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THREATENING COMMUNICATIONS IN THE MAILS

MAY 4, 1935.- Referred to the House Calendar and ordered to be printed

Mr. ASHBROOK, from the Committee on the Post Office and Post

Roads, submitted the following

REPORT

[To accompany H. R. 6717)

The Committee on the Post Office and Post Roads, having had under consideration the bill (H. R. 6717) to amend section 1 of the act of July 8, 1932, reports the same back to the House with the following amendments:

Page 1, line 4: After "U. S. C.” insert "Sup. VII".

Page 2, lines 2 and 3: Strike out the words “or at the place at which it is directed to be delivered by the person to whom it is addressed”.

Page 2, line 19: Strike out the comma at the end of the line and insert a period in lieu thereof.

Page 2, lines 20, 21, and 22: Strike out the words or in the judicial district in which it was caused to be delivered by the United States mail to the person to whom it was addressed.

So amended, the committee recommends that the bill do pass.

The purpose of the bill is to make the offense of mailing extortion letters subject to trial at the place of delivery as well as at the place of mailing.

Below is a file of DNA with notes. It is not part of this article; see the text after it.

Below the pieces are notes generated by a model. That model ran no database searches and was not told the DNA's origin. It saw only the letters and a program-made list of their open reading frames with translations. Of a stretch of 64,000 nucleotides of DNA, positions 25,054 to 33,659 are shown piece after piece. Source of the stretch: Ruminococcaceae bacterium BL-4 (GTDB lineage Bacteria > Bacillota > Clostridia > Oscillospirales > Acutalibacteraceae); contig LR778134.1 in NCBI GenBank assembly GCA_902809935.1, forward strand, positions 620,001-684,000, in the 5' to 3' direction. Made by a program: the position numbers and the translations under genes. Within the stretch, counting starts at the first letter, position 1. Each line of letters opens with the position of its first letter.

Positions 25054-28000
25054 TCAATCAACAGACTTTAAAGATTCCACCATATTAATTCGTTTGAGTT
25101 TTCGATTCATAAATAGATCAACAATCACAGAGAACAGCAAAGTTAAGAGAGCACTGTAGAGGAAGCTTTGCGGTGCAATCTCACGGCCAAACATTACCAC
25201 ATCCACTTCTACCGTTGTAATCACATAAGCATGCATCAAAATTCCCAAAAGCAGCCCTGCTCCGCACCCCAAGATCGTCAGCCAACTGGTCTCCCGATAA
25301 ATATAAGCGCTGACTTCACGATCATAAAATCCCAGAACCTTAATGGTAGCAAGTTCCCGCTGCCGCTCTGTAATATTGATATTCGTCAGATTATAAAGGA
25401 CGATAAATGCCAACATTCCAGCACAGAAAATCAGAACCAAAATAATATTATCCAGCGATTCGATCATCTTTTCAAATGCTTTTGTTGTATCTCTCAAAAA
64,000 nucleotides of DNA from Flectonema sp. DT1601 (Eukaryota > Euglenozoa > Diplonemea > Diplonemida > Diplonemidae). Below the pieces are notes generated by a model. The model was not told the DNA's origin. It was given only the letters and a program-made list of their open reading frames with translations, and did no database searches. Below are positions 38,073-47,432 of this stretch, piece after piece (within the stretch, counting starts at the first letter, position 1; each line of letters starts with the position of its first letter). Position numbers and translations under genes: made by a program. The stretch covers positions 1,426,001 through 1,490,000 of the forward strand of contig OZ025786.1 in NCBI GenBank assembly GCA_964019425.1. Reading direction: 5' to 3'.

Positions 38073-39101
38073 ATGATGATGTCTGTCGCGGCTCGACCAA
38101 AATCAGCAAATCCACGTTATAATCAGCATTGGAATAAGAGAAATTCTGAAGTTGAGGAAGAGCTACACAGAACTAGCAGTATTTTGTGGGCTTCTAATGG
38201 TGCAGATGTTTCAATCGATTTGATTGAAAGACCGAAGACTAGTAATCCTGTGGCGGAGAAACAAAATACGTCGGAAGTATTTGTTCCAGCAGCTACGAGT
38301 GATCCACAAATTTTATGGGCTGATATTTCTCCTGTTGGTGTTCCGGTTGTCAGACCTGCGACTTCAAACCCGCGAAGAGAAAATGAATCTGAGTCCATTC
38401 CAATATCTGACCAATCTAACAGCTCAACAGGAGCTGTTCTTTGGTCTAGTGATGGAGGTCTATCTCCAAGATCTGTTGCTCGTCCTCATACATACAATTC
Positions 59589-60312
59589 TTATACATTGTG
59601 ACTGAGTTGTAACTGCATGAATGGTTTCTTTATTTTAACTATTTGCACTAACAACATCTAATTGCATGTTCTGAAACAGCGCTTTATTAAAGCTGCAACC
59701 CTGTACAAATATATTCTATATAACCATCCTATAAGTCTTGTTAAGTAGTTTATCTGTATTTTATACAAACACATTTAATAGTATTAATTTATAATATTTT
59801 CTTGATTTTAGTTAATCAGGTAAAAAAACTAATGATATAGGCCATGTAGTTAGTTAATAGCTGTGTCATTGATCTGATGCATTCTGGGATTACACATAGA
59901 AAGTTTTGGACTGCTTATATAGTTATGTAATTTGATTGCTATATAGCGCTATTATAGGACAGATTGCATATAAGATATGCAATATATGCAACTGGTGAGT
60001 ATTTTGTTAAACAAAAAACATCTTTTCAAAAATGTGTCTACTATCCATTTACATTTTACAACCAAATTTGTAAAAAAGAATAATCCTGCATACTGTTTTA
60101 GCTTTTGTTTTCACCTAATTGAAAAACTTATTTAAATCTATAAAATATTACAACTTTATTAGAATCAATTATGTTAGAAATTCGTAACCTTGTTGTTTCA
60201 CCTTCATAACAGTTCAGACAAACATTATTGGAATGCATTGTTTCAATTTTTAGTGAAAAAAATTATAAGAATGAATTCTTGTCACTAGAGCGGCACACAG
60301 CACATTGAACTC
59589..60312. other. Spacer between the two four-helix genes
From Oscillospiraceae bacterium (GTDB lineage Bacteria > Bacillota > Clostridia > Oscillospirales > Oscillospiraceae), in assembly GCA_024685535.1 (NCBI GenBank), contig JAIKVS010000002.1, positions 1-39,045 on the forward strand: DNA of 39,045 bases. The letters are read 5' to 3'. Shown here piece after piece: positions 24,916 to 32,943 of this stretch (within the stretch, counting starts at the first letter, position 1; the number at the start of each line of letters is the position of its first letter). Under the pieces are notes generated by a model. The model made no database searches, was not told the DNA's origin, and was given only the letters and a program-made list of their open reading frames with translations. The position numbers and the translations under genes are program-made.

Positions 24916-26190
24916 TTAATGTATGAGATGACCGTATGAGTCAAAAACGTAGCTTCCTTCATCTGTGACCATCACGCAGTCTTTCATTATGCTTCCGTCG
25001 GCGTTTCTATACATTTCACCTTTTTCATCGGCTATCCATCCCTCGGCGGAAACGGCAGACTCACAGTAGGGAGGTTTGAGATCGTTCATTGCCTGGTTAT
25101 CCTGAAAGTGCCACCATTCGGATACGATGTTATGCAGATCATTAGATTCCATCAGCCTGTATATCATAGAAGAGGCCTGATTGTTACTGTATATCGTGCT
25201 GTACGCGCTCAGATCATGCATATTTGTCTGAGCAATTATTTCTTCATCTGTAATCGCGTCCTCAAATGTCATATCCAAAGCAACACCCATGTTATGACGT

The bill meets with the approval of the Post Office Department. The Postmaster General's report reads as follows:

Post OFFICE DEPARTMENT,

Washington, D. C., April 19, 1935. Hon. James M. MEAD, Chairman Committee on the Post Office and Post Roads,

House of Representatives. MY DEAR MR. MEAD: The receipt is acknowledged of your letter of the 8th instant, requesting a report on H. Ř. 6717, a bill to amend section of the act of July 8, 1932.

The amendment to the existing law proposed in H. R. 6717 would permit prosecution of the senders of extortion letters in the jurisdiction where such mail is delivered. While no cases have arisen in which the change in the law would have been beneficial, it is conceivable that cases might arise in which the provision permitting prosecution in the jurisdiction where the mail is delivered would be of considerable value. Very truly yours,

W. W. Howes, Acting Postmaster General.

CHANGES IN EXISTING LAW

In compliance with paragraph 2a of rule XIII of the House, the changes proposed by the bill (H. R. 6717) in existing law (sec. 1 of the act of July 8, 1932; U. S. C., Supp. VII, title 18, sec. 338a) are shown as follows the matter proposed to be stricken out by the bill is shown in black brackets and the new matter proposed to be inserted by the bill is shown by italics; the existing law in which no change is proposed is shown in roman):